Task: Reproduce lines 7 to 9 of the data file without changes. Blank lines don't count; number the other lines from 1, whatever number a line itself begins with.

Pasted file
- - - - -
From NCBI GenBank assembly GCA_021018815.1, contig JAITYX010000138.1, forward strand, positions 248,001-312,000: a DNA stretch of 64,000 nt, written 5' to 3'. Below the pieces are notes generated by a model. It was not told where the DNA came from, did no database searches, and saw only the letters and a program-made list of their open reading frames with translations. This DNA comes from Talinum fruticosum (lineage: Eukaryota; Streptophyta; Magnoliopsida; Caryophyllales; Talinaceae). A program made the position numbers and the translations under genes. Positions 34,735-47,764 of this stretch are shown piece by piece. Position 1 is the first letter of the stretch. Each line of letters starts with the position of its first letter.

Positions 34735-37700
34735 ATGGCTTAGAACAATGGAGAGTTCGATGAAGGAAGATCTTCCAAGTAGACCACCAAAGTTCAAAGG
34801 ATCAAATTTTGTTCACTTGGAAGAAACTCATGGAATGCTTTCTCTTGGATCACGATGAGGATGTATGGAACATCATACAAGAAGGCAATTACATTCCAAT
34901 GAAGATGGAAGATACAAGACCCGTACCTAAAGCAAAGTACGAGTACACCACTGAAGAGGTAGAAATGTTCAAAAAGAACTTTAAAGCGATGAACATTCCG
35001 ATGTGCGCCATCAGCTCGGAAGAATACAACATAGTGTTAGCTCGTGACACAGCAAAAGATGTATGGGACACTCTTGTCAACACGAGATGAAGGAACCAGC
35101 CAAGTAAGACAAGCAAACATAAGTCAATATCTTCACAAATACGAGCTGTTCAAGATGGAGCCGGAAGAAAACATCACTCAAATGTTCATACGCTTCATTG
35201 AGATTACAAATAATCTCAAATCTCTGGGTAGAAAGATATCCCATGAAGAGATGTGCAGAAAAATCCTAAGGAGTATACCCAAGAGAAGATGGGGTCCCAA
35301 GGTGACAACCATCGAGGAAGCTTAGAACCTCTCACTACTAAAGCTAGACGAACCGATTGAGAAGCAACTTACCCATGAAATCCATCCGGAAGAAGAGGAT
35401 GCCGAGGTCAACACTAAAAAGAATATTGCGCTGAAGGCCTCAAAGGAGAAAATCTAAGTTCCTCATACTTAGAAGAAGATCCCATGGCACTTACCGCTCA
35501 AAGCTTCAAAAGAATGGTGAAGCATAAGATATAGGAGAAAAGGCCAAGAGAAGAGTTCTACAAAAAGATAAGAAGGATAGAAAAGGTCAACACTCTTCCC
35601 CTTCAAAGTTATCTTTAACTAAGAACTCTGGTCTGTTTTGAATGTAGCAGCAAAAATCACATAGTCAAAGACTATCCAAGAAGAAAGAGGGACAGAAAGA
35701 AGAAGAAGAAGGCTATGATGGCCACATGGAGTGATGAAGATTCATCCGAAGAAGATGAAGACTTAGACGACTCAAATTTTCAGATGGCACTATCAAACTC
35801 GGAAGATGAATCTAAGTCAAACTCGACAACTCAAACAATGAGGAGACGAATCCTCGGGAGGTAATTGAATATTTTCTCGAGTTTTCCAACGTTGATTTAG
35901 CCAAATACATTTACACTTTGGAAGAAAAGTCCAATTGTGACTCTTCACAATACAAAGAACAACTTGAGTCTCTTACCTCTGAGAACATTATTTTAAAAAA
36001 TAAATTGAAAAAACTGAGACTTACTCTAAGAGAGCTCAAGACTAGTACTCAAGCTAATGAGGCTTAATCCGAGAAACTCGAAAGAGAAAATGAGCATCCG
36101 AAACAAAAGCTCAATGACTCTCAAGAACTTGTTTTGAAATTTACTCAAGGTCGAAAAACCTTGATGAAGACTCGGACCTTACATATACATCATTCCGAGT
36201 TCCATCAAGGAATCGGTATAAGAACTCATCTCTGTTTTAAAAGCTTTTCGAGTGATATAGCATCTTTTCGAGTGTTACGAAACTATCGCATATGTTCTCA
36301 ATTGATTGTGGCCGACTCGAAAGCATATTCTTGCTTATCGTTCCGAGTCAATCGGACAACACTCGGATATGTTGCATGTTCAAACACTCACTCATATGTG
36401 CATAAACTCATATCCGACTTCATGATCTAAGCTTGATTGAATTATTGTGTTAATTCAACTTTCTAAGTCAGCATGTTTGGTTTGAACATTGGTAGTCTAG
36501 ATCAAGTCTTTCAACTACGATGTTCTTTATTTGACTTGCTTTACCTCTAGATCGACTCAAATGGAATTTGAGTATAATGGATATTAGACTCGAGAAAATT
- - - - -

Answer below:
35101 CAAGTAAGACAAGCAAACATAAGTCAATATCTTCACAAATACGAGCTGTTCAAGATGGAGCCGGAAGAAAACATCACTCAAATGTTCATACGCTTCATTG
35201 AGATTACAAATAATCTCAAATCTCTGGGTAGAAAGATATCCCATGAAGAGATGTGCAGAAAAATCCTAAGGAGTATACCCAAGAGAAGATGGGGTCCCAA
35301 GGTGACAACCATCGAGGAAGCTTAGAACCTCTCACTACTAAAGCTAGACGAACCGATTGAGAAGCAACTTACCCATGAAATCCATCCGGAAGAAGAGGAT